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96 Yukon hard to start when warm, backfires, smoke

My fellow Car Talk fans,

I have a question for you that has stumped the finest minds of Victoria BC Canada. From what I’ve seen online there are other folks who’ve had it and not found a good answer. My truck is my livelihood. I build tiny homes. Thank you.

My 96 GMC Yukon 5.7L is a great beast but has developed a troubling tendency: it struggles to start when it’s warmer out and after driving, doing a short stop, and starting up again. Every so often, it’s so bad it makes a loud backfire with a puff of awful smelling smoke coming from under the hood toward the left.

I’ve done everything the Haynes manual says (air filter, fuel lines, distributor contacts etc) and shown my normally ace mechanic other ideas out there online (timing belt etc), to no avail. I want to understand what is going on, to make the truck safe and reliable and to learn more about how vehicles work. Thank you & Have a great day,

Victoria BC Canada

The fuel pressure regulators on these things are notorious for leaking. You’ll find it under the upper intake. Remove throttle body and check for wetness in upper intake. If it’s wet in there then the regulator’s leaking.


Thanks very much Pete.
As far as I know the throttle body injector only goes to 1995. Mine is a 96, so on the MPFI system. Does that make any difference?
Have a good day

An excellent post by Pete.

An additional possibility if this turns out to not be the regulator is the temp sensor. It its curve isn’t what it should be, the ECU may not always know the correct temperature of the engine. In Victoria that can have a very noticeable impact.

There are other possibilities, but Pete’s post and the temp sensor are good starting points. If you’ve had a CEL, the codes from that might help too, but since the ECU doesn’t store codes during start up that might not offer any help.

Sounds like it’s flooding with fuel. I would replace the fuel injection spider.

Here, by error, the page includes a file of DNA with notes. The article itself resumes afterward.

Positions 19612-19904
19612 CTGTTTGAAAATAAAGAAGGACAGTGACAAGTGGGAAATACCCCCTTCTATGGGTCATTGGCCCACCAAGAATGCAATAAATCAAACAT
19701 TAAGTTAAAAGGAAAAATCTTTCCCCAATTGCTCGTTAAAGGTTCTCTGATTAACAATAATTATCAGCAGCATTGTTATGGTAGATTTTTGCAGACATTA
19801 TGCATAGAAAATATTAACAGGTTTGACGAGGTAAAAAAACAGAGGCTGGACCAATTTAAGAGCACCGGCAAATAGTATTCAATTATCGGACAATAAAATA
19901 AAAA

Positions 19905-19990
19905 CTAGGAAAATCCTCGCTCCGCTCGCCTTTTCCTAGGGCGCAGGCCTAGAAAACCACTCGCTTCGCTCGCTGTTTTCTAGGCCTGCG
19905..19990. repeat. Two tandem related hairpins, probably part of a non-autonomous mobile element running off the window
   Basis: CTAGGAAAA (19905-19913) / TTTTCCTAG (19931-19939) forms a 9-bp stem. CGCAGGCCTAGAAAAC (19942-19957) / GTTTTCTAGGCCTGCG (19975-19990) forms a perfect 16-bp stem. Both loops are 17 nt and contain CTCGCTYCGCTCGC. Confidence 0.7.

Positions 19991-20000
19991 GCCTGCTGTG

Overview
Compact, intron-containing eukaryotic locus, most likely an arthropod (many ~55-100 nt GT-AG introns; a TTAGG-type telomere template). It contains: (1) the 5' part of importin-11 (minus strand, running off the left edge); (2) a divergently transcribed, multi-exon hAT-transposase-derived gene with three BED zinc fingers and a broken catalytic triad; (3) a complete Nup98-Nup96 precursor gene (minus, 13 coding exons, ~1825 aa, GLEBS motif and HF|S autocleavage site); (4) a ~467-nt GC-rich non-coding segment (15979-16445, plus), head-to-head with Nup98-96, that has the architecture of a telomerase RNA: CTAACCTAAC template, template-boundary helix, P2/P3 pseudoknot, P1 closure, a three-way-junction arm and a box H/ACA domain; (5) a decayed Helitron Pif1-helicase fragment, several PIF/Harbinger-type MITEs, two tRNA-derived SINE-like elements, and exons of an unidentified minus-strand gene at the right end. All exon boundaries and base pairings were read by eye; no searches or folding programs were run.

1 Like

Car Talk Lackey
Engine backfire is caused by an imbalance in the air-to-fuel ratio of the vehicle. Backfires occur in one of two places. A backfire in the intake manifold is caused by a ratio that is too lean (not enough fuel). A backfire out of the exhaust system is caused by a ratio that is too rich (too much fuel).

Is this a fuel injected or carburetor vehicle? assuming fuel injected but just want to know for sure.

Fuel injected . . . “spider”

@db4690 spider was in a comment not by the op, just double checking, Who knows what goes on in canadia

All good ideas above. My first guess – if this problem only happens when the engine is warm, and otherwise the truck runs fine as usual – is a failing crank position sensor. These parts tend to fail only when hot (at first), and when they do it can cause a misfire. Everything else works, the engine turns, fuel is injected, but no spark at the spark plug. That allows unburned gas to go clean through and out the engine, and unburned gasoline could easily backfire or smoke on the way out the hot exhaust system. Best of luck there Forest. A very good name for a resident of Victoria Canada by the way … :wink:

Yes, fuel injected, thanks. 96 was the first year of multi port fuel injection for the Yukon. Before it was throttle body injection. What does that affect?

You guys are the best btw

“The best” wouldn’t ask if a 1996 Yukon has a carburetor. Listen to Pete, he is a GM tech.

You still have a throttle body.

The truck does indeed has a throttle body

However, it does not have TBI . . . please trust me on this. We have/had plenty of GM trucks of this vintage in our fleet

It has a newer version of the “spider” fuel injection system. Starting 1996, it was CSFI, which still had a central injector, with poppet nozzles the end of those plastic lines. A few years later it was MPFI, which is yet another variation of the same system. This time, a central fuel injection system, with mini-injectors at the end of the plastic lines. It’s possible OP’s car has already been retrofitted to MPFI . . . it’s a drop-in, BTW

What does this affect . . . there’s still a bunch of hard plastic fuel injection lines under that plastic manifold. Lots of stuff to break and/or leak. And the fuel pressure regulator is also under there. The good news is it’s pretty easy to diagnose

Wouldn’t a leaking fuel pressure regulator show up in a fuel pressure test? If so, that’d be easier to do than removing the throttle body to check for wet fuel underneath.

If the fpr can leak into the intake manifold without a fuel pressure test showing it happening, then this symptom is consistent. Fuel leaking into the intake manifold while the engine is turned off, then trying to start the hot engine, it will act flooded, very stubborn to start, and cough and sputter when it does catch.

I had a similar problem with my carb’ed truck this past summer. The carb’s power valve was – unknown to me – leaking fuel into the intake manifold. Similar symptom, the truck would usually start normally cold, but very stubborn starts when the engine was hot, especially if I had been driving it, turned it off for 15 minutes or so, then tried to start it. I discovered by trial and error I could get it to start much easier in this situation by pressing the accel all the way to the floor and holding it there during cranking. That was the clue I needed, overly rich for some reason. Removing the carb from the intake manifold showed it to be dripping gas.